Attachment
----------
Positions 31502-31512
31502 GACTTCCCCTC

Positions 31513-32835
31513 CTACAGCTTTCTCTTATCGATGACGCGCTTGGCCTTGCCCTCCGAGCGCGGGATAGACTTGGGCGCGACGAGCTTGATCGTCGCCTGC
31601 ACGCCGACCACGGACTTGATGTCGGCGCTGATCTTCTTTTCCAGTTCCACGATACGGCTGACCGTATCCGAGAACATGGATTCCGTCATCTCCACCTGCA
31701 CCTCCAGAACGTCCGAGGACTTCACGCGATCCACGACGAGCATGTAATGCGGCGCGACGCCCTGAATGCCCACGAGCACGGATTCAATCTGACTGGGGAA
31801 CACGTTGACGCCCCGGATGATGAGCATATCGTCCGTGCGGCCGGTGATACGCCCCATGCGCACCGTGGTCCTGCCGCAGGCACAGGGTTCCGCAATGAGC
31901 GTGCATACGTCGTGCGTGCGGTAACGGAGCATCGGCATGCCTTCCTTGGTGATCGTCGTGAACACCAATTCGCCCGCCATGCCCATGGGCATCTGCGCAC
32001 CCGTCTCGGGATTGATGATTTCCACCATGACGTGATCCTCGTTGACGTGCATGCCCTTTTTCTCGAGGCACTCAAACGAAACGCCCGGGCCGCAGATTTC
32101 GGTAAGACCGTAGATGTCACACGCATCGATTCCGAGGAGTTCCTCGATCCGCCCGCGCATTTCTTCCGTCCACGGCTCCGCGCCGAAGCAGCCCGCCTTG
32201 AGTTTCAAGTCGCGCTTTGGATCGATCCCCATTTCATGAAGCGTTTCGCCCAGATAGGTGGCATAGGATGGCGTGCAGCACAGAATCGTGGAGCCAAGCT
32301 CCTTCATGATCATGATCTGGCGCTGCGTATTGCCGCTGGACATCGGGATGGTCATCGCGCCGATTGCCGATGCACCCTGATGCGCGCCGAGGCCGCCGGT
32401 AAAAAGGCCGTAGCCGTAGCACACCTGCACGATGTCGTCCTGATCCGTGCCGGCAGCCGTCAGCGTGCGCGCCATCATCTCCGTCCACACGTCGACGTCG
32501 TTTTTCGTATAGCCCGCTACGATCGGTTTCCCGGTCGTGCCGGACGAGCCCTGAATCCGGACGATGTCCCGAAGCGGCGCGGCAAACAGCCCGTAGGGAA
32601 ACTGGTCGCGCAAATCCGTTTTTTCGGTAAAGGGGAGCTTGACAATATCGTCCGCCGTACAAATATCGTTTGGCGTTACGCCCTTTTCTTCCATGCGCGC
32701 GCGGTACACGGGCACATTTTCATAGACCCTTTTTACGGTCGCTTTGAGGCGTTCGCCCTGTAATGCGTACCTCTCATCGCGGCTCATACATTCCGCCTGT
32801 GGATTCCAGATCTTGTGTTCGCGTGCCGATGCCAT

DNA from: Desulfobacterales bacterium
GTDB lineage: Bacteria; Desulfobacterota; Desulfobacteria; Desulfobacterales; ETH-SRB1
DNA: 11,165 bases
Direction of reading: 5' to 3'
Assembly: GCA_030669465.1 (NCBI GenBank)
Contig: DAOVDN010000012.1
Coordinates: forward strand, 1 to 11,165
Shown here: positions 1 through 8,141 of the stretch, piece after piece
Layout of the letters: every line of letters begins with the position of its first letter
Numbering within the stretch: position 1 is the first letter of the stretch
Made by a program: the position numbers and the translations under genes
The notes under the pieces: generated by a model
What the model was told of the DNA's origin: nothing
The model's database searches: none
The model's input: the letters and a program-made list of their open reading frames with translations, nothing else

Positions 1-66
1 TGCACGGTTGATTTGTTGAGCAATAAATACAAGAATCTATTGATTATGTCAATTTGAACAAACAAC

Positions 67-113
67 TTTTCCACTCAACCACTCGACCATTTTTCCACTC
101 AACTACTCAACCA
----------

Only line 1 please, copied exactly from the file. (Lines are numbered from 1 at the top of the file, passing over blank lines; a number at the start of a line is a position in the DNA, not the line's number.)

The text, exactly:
Positions 31502-31512